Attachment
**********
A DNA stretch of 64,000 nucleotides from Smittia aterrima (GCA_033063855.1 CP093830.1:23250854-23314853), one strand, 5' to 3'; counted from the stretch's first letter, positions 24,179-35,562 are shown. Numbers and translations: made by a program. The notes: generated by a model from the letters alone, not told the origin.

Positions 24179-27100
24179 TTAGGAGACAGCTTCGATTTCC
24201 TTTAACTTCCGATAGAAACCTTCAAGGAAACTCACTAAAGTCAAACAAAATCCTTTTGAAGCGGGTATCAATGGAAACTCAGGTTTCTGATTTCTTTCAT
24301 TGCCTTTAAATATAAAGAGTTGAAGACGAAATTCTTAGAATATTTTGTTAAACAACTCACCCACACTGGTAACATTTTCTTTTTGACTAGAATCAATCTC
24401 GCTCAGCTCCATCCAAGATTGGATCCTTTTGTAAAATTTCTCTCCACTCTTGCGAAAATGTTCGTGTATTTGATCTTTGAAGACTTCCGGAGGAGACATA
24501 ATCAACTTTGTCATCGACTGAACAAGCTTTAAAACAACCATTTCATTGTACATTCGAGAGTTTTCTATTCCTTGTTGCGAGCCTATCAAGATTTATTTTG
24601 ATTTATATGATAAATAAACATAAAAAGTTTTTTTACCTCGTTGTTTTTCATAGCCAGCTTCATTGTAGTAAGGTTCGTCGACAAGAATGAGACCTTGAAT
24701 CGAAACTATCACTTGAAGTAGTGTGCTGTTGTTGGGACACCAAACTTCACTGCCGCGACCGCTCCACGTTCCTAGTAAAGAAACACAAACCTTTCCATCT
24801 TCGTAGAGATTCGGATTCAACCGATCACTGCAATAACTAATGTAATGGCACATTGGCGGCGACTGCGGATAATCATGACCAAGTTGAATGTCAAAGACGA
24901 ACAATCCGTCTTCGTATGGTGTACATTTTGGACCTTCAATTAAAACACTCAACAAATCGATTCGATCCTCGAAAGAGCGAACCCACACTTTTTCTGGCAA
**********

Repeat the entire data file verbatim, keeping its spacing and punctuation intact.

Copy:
A DNA stretch of 64,000 nucleotides from Smittia aterrima (GCA_033063855.1 CP093830.1:23250854-23314853), one strand, 5' to 3'; counted from the stretch's first letter, positions 24,179-35,562 are shown. Numbers and translations: made by a program. The notes: generated by a model from the letters alone, not told the origin.

Positions 24179-27100
24179 TTAGGAGACAGCTTCGATTTCC
24201 TTTAACTTCCGATAGAAACCTTCAAGGAAACTCACTAAAGTCAAACAAAATCCTTTTGAAGCGGGTATCAATGGAAACTCAGGTTTCTGATTTCTTTCAT
24301 TGCCTTTAAATATAAAGAGTTGAAGACGAAATTCTTAGAATATTTTGTTAAACAACTCACCCACACTGGTAACATTTTCTTTTTGACTAGAATCAATCTC
24401 GCTCAGCTCCATCCAAGATTGGATCCTTTTGTAAAATTTCTCTCCACTCTTGCGAAAATGTTCGTGTATTTGATCTTTGAAGACTTCCGGAGGAGACATA
24501 ATCAACTTTGTCATCGACTGAACAAGCTTTAAAACAACCATTTCATTGTACATTCGAGAGTTTTCTATTCCTTGTTGCGAGCCTATCAAGATTTATTTTG
24601 ATTTATATGATAAATAAACATAAAAAGTTTTTTTACCTCGTTGTTTTTCATAGCCAGCTTCATTGTAGTAAGGTTCGTCGACAAGAATGAGACCTTGAAT
24701 CGAAACTATCACTTGAAGTAGTGTGCTGTTGTTGGGACACCAAACTTCACTGCCGCGACCGCTCCACGTTCCTAGTAAAGAAACACAAACCTTTCCATCT
24801 TCGTAGAGATTCGGATTCAACCGATCACTGCAATAACTAATGTAATGGCACATTGGCGGCGACTGCGGATAATCATGACCAAGTTGAATGTCAAAGACGA
24901 ACAATCCGTCTTCGTATGGTGTACATTTTGGACCTTCAATTAAAACACTCAACAAATCGATTCGATCCTCGAAAGAGCGAACCCACACTTTTTCTGGCAA